The world’s largest colony of king penguins has declined by nearly 90 percent in 35 years, according to an alarming study published in Antarctic Science.
In the 1980s the colony on Pig Island in the sub-Antarctic archipelago of Crozet, about halfway between the tip of Africa and Antarctica, was estimated to contain some two million of the flightless birds.
But recent satellite images show the “colony has declined by 88 percent, from about 500,000 breeding pairs to 60,000 pairs,” the study found.
“It is completely unexpected, and particularly significant since this colony represented nearly one third of the king penguins in the world,” said lead author Henri Weimerskirch, an ecologist at the Center for Biological Studies in Chize, France, who first saw the colony in 1982.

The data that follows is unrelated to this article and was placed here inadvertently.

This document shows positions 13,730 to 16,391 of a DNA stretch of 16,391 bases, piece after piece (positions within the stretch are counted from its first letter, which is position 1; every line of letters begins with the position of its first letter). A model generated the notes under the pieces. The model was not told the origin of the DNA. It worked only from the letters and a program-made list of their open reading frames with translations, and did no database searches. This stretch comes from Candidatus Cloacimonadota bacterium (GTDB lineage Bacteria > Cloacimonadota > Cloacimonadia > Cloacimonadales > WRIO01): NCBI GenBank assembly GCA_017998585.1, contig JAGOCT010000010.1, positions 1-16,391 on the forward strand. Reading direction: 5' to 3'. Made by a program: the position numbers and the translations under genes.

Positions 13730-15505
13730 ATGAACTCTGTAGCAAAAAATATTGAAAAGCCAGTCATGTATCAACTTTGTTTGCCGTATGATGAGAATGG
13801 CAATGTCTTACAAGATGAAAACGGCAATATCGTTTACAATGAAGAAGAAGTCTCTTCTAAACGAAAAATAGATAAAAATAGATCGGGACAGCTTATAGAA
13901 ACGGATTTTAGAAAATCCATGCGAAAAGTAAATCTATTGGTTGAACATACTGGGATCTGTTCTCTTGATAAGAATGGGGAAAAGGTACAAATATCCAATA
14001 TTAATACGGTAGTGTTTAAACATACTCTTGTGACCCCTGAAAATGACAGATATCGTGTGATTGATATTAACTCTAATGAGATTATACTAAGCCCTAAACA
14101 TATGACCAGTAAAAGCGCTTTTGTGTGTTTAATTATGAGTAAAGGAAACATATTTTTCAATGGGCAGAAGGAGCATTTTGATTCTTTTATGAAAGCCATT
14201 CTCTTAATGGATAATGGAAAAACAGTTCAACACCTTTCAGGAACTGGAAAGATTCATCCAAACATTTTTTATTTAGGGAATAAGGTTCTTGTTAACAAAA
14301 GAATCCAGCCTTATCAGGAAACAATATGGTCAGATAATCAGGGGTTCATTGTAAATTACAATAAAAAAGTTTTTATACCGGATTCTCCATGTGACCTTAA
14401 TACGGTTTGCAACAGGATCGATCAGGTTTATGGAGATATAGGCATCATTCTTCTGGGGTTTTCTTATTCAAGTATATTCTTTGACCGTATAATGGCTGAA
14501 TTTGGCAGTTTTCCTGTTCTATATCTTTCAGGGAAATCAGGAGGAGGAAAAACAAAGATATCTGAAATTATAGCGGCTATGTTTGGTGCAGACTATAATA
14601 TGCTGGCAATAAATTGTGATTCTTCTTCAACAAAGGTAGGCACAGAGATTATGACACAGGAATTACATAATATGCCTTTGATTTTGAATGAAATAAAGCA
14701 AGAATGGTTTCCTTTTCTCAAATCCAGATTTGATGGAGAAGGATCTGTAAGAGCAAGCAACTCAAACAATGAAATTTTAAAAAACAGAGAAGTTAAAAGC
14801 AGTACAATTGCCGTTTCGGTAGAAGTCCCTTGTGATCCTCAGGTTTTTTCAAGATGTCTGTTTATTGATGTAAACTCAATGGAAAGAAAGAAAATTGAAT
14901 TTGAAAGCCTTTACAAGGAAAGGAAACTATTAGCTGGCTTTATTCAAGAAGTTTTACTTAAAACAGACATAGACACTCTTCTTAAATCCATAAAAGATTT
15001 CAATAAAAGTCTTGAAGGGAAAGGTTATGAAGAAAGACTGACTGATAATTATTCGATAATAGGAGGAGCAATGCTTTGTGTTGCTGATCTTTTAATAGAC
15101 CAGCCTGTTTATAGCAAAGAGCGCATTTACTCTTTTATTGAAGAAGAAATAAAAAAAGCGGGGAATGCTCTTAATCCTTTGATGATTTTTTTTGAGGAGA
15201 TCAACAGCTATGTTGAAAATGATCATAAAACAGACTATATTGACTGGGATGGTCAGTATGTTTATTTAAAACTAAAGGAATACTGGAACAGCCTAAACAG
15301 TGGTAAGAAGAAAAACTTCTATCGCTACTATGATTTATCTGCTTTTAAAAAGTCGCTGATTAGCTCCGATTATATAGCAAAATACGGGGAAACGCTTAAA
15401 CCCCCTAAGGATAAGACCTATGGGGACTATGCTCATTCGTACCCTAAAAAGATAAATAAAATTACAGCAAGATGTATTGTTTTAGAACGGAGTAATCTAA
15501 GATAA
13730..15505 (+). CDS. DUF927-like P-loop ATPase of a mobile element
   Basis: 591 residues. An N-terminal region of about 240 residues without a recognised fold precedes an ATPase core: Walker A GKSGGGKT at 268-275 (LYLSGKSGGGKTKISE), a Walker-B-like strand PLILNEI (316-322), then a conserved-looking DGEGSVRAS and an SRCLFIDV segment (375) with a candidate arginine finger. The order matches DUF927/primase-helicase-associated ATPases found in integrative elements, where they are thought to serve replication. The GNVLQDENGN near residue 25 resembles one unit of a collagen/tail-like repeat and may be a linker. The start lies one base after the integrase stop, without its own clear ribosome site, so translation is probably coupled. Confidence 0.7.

The reason for the dramatic decline is still a mystery to the scientists.
Weimerskirch speculated that it could have been affected by a particularly strong El Nino weather event that warmed the southern Indian Ocean in 1997. The event temporarily pushed the fish and squid on which king penguins depend beyond their foraging range.
“This resulted in population decline and poor breeding success” for all the king penguin colonies in the region, Weimerskirch said.
While the other colonies in the region have bounced back, the one on Pig Island continues to decline, stumping scientists.
But until Weimerskirch and other researchers return to Pig Island — hopefully, he said, in early 2019 — they won’t know for sure.